Native Pollinating Insects Health Study


Native Pollinating Insects Health Study

In response to Senate Bill 22-199, the Colorado Department of Natural Resources commissioned a study on native pollinating insects. This collaborative study was conducted by Colorado State University Extension, the Xerces Society for Invertebrate Conservation, and the University of Colorado Museum of Natural History, in consultation with state and federal agencies, researchers, scientists, and land managers across the state.

Study Leads

Colorado State University Extension: Deryn Davidson (PI), Sustainable Landscape State Specialist
Xerces Society for Invertebrate Conservation: Steve Armstead, Pollinator Conservation & Nature-Based Climate Solutions Specialist
University of Colorado Museum of Natural History: Adrian Carper, Research Associate

The study outlines how Colorado is home to a rich community of native insects whose pollinating services are at the heart of healthy environments and economies, but concludes that overall, the status of Colorado’s native pollinating insects is tenuous, with the primary drivers of decline being habitat loss, inadequate land-management practices, pesticides, competition from non-native species, and climate change, among others

The study states that promoting policies which benefit native pollinating insects represents the biggest opportunity to foster healthy and sustainable pollinator populations, especially in agricultural and urban habitats and identified the five highest areas of immediate action and priorities: 

  • Priority 1: Protect imperiled native pollinating insects

  • Priority 2: Protect, restore, and connect pollinator habitats

  • Priority 3: Mitigate environmental changes that negatively impact pollinators and their habitats

  • Priority 4: Reduce the risks from pesticides to pollinating insects

  • Priority 5: Monitor and support native and managed pollinator health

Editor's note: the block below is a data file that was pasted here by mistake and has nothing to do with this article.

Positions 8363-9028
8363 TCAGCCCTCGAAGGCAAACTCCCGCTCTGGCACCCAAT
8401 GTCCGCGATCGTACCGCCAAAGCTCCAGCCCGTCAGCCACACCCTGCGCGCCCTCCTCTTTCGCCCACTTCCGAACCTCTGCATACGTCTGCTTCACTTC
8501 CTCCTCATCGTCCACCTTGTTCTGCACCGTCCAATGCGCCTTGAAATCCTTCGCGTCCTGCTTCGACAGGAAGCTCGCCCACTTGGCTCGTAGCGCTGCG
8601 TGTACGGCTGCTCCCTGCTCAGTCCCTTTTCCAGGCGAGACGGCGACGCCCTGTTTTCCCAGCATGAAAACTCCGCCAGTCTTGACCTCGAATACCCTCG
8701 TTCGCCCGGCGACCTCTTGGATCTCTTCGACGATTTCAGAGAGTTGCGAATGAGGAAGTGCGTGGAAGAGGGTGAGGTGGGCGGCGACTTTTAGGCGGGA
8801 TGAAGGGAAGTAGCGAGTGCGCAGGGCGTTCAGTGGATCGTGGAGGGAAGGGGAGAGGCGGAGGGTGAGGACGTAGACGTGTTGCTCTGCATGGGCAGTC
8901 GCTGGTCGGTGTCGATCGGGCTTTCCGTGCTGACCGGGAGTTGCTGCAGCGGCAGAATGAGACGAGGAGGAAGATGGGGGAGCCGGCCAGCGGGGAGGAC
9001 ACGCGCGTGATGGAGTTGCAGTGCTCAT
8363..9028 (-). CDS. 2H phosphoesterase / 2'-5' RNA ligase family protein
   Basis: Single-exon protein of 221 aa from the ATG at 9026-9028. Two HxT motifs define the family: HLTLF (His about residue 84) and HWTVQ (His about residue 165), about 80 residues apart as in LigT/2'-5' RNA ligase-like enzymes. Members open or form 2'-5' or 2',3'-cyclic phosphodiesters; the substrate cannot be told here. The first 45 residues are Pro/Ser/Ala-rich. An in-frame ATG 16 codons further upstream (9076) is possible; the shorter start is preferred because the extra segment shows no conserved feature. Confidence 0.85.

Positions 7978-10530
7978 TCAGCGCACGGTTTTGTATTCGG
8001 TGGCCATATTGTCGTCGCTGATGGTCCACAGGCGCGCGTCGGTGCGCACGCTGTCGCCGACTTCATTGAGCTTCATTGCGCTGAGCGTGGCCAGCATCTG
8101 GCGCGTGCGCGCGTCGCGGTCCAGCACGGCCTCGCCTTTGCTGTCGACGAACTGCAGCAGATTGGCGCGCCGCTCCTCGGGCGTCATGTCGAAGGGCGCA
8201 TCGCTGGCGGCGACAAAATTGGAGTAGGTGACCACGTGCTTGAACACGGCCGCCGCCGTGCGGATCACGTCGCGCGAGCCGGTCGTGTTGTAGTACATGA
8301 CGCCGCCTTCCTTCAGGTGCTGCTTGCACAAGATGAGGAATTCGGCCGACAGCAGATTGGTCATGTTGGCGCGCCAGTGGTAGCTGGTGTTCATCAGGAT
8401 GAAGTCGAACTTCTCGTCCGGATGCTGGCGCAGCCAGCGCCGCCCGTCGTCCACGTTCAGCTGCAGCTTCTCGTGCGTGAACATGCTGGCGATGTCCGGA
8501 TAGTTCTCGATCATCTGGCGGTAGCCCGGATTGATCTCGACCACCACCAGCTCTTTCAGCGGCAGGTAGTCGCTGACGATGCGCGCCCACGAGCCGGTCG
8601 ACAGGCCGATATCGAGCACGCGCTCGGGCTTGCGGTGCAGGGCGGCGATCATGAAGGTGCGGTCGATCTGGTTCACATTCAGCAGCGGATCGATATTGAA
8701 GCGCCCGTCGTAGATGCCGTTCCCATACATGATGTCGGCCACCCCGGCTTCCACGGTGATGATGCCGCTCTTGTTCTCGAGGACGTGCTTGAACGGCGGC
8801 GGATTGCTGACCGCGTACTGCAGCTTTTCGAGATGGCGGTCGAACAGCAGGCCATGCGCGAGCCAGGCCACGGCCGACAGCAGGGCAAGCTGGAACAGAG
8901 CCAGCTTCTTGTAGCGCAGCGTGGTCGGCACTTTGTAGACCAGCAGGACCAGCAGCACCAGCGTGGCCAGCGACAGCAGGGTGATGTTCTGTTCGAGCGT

Logos of Xerces Society, Colorado State University, and University of Colorado Natural History Museum

Frequently Asked Questions


A key component of the study is to assess current state land manager practices that support and protect healthy and diverse insect pollinator communities and recommend additional best practices for state programs including mitigation factors and highlight opportunities for management, protection, and recovery efforts. The study includes recommendations for how the state can develop an effective education and outreach programs to raise public awareness, engagement and actions that encourage protecting the health of native pollinating insects in the state.

In addition to collaborating with Department of Natural Resources to assess management practices, the study also focus on other state agencies including the Department of Transportation, the Department of Agriculture, the Department of Public Health and Environment and seek input from several federal agencies including the US Fish and Wildlife Service, US Forest Service and Department of Agriculture to learn about their existing programs related to native insect pollinators.


The focus of this study is to address state agency programs and resources. While there are many other insect pollinator programs and land management efforts happening at regional, county, and local levels, this study does not include an assessment nor recommendations related to programs other than state programs. The study collected information about and made recommendations to the Department of Natural Resources and other state agencies on potential programs and organizations beyond state-level programs that may be helpful to coordinate or collaborate with to enhance pollinator conservation efforts across the state. Learn more on how to participate in Colorado pollinator conservation.